- Messing with your brain gets really messy in The Fall.
*The Fall (R)
Kimball's Twin Peak
Maybe all you need to know about The Fall is that it's "presented by" David Fincher and Spike Jonze, those guys who mess with our brains in the name of entertainment. They take movies to new places and expand our ideas about what films can do.
First they gave us, Fincher's Fight Club and Seven, and Jonze's Being John Malkovich and Adaptation. Now this one: Tarsem Singh's The Fall.
I'm not sure, even after pondering this extraordinary and bizarre film, whether it works. But if it doesn't, it misses in a way that other films should aspire to. Watching The Fall is a thoroughly unique experience; it never lets you forget you're watching a movie, and yet it's so enrapturing that you get lost in it. It feels real, even though it's about the falsity of storytelling. You willingly suspend disbelief, while recognizing the cognitive dissonance that requires.
And there, in the way it forces you to examine your reactions to "the movies," is The Fall's peculiar genius.
As much as I despised Singh's first film, The Cell, I adore this one. The Cell was daring, but it dared in a direction that didn't seem worth exploring. Singh took us into the head of a serial killer, not to explicate such madness, but merely to turn madness into something as cool as a heavy-metal album cover. Here, Singh who wrote the script with Dan Gilroy and Nico Soultanakis explores intriguing concepts such as why we tell stories and how the imagination of children works. I want to say that The Fall is so much lighter than The Cell, except it isn't.
It's 1915, and Roy Walker (Lee Pace) is laid up in a Los Angeles hospital with a broken back. He's one of Hollywood's first stuntmen which drags in themes about fantasy, reality and deliberate deception and he was injured during a stunt gone wrong.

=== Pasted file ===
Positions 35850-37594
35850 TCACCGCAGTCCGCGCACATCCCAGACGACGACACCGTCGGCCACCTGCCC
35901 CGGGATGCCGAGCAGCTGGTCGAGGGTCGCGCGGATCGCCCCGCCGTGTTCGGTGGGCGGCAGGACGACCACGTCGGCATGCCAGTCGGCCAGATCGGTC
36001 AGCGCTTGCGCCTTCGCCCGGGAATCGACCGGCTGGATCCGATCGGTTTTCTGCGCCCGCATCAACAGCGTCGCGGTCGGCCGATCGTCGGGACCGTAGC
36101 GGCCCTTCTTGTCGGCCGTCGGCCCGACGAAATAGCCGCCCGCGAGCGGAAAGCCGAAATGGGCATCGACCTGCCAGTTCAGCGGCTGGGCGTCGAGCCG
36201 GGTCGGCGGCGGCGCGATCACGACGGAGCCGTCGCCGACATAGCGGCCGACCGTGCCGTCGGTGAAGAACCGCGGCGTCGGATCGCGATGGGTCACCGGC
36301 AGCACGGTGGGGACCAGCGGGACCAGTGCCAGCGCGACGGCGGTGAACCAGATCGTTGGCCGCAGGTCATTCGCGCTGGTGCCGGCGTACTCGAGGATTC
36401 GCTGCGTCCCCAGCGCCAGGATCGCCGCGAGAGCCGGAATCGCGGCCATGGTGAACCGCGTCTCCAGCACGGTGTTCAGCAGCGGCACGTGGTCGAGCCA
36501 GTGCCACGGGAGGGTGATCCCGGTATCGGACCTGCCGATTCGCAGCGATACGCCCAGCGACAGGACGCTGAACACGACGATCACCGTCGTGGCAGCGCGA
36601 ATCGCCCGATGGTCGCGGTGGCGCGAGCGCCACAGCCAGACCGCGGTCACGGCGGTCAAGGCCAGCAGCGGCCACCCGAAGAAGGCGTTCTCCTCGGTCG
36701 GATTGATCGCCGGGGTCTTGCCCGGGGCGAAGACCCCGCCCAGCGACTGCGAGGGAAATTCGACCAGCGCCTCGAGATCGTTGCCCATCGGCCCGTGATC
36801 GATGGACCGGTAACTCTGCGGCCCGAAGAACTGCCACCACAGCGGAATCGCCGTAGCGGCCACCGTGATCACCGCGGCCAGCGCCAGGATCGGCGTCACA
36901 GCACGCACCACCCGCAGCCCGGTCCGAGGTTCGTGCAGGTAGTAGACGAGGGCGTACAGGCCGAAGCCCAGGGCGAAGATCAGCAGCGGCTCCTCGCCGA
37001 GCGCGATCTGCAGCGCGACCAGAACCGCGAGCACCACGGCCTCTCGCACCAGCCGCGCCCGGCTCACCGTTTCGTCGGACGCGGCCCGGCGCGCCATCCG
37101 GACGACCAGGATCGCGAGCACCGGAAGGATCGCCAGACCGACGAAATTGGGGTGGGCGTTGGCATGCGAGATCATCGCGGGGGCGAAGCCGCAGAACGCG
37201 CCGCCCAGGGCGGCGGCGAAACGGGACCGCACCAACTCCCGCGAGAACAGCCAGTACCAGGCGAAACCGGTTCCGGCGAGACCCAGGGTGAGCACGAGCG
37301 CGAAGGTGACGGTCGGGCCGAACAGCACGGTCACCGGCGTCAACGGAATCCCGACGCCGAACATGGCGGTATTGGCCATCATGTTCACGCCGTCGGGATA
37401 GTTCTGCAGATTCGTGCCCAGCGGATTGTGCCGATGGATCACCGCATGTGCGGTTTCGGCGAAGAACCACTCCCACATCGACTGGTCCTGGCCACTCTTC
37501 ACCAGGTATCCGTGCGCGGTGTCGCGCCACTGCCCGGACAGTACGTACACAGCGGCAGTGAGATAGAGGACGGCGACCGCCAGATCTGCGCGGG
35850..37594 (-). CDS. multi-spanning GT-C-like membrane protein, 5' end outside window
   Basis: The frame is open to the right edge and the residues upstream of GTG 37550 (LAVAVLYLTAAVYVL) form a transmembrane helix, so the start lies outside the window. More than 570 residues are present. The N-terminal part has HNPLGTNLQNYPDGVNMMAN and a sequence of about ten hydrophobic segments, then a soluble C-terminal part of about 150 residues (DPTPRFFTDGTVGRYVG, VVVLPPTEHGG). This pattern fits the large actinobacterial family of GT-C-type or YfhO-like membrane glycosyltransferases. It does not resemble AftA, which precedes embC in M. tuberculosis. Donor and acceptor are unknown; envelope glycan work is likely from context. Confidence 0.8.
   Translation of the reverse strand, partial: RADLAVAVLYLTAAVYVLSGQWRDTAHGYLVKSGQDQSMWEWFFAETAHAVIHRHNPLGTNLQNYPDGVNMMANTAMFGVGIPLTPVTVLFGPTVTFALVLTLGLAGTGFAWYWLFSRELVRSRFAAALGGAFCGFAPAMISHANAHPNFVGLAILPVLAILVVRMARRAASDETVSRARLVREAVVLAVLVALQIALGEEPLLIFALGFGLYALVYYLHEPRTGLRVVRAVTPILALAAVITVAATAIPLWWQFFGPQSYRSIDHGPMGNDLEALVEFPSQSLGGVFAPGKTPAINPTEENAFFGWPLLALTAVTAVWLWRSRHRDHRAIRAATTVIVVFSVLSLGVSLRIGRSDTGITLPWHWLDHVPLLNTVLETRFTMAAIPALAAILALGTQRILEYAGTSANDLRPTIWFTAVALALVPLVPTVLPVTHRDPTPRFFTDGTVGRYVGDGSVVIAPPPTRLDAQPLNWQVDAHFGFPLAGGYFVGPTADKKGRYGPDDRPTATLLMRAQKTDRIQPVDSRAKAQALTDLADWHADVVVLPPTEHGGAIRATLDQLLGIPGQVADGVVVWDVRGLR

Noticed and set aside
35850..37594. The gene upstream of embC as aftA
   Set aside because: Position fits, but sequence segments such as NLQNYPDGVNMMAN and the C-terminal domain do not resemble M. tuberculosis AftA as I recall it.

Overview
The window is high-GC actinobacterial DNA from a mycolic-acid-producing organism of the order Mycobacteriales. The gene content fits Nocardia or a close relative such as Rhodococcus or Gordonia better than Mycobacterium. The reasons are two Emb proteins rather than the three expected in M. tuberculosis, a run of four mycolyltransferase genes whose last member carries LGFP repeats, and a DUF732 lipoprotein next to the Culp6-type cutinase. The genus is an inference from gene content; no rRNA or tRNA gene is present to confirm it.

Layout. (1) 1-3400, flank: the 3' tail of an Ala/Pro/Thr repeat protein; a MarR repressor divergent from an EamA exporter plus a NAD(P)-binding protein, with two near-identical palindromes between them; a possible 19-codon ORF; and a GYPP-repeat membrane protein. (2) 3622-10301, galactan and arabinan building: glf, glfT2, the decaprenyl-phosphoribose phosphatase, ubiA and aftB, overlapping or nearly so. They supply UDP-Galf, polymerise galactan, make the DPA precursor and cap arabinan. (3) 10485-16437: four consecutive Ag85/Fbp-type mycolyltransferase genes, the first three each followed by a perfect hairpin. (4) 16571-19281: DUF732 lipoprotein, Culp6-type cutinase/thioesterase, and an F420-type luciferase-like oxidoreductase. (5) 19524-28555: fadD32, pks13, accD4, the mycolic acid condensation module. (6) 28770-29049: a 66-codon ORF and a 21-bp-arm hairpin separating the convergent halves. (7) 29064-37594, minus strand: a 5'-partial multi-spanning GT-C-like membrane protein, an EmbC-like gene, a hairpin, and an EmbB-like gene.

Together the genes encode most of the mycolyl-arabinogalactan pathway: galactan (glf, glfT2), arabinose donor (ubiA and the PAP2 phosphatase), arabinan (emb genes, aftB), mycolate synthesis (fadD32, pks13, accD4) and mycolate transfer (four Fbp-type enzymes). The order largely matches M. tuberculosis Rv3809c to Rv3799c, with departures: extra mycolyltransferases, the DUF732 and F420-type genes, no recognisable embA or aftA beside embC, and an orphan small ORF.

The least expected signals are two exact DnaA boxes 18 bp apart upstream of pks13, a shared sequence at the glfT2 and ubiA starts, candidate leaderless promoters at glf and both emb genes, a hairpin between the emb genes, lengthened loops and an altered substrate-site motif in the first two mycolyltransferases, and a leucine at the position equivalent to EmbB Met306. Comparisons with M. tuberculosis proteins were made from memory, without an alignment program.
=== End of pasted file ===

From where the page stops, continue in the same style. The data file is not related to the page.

On top of that, his girl ran off with the movie's leading man. So he's depressed. But he can't move from his bed because his legs are paralyzed. On a whim, he enlists another patient, Alexandria (Catinca Untaru), in a scheme to steal morphine pills so he can kill himself. The child has no idea what's going on; she just knows that Roy tells the most delightful stories and that she'd do anything to keep the tales coming.
The Fall is unlike any movie I've seen, yet it reminds me a bit of The Princess Bride. Pirates, revenge, strange characters and unlikely plot twists get sent up here, too, in the story Roy spins for Alexandria. There's also something in the film reminiscent of The Wizard of Oz. We see the story entirely from Alexandria's perspective, turning Singh's worldwide locations Bali, Italy, Fiji, Prague, China and South America into primary-colored fantasy lands populated by strange characters who have familiar faces.
The beautiful weirdness of Alexandria's imaginary world grates against the harsh reality of Roy's ulterior motives, so that in the end we almost don't know what we're "supposed" to feel and that's a good thing. Because for all its artificiality, there's something of the found object about The Fall, as if it had sprung from the forehead of a minor demigod who may be like Roy with Alexandria playing tricks on us.
Yet we don't mind, because the story alone is worth it.